Wednesday, April 27, 2005

Understanding Jihad

Mark Gould, writing in Policy Review, looks at the theological underpinnings of "holy war" in Understanding Jihad. Mr. Gould contrasts Islam's focus on eschatology, or final judgment, with Christianity's focus on soteriology, or salvation.

This difference, and Islam's legalistic structure, emphasizes external actions, rather than internal beliefs, as the basis for achieving paradise:
According to some Muslims, including Maududi, while Christians have the obligation to believe, Muslims have, as an aspect of their belief, the obligation to act, to impose and live in terms of shari'ah, which, they believe, frees all to believe what they will, but most important, frees them to believe what is true, Islam. Thus, freedom of religion for many Muslims requires the imposition of shari'ah in an Islamic state, both of which are necessary for correct practice. Freedom of religion for Christians, in contrast, requires only that the Koranic injunction not to coerce belief be implemented. While from a Christian perspective the asymmetry seems outrageous, from within a Muslim perspective, there is no inconsistency.
Gould argues that Jihad is not, as some suggest, an aberration but rather is a true tradition within Islam and is understandable within its structure as a "short-cut" to their eternal reward:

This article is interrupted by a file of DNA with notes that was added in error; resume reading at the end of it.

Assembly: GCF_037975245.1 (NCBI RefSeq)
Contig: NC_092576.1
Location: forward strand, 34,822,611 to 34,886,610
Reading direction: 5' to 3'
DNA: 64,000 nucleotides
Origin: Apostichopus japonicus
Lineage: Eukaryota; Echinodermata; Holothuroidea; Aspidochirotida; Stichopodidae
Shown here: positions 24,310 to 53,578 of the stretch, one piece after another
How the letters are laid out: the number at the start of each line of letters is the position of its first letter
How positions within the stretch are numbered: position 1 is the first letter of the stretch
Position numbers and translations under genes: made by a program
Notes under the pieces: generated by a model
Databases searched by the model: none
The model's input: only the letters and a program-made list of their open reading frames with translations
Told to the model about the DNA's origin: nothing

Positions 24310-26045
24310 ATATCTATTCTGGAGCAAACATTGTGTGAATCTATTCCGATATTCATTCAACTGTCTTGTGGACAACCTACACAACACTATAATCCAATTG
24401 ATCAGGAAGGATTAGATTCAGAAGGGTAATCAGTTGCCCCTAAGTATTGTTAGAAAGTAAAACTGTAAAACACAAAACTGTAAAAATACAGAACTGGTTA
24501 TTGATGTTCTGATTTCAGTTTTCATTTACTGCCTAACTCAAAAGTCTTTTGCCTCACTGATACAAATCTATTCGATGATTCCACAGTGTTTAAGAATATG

Those in the 'subculture of Islamism' might not participate in 'jihad', but persons within a 'subculture of Islamism' are not hostile to it.

Islamists share the conviction that they know how they must act to garner God's favor. One obligation, the neglected obligation that they assume, is jihad, war to impose shari'ah, first on their own societies and then on other societies. This obligation stems from an authentic tradition within Islam. They have not hijacked Islam; instead, they are working out their convictions, convictions with a history that reaches into Islam's formative years.

Their motivation stems from the eschatological premises of their religion, from their certainty that God has laid down for them a straight path and that if they follow that path they will, at the Last Judgment, be deemed worthy of everlasting life in paradise. The promise of an immediate entrée into heaven for the martyrs of jihad reinforces their motivation to comply with their understanding of God's will. They may not know whether God has predetermined them to die or to gain victory in jihad, but they know that in the first instance their reward is immediate, while in the second instance they have enhanced their chances of being rewarded at the Day of Judgment.

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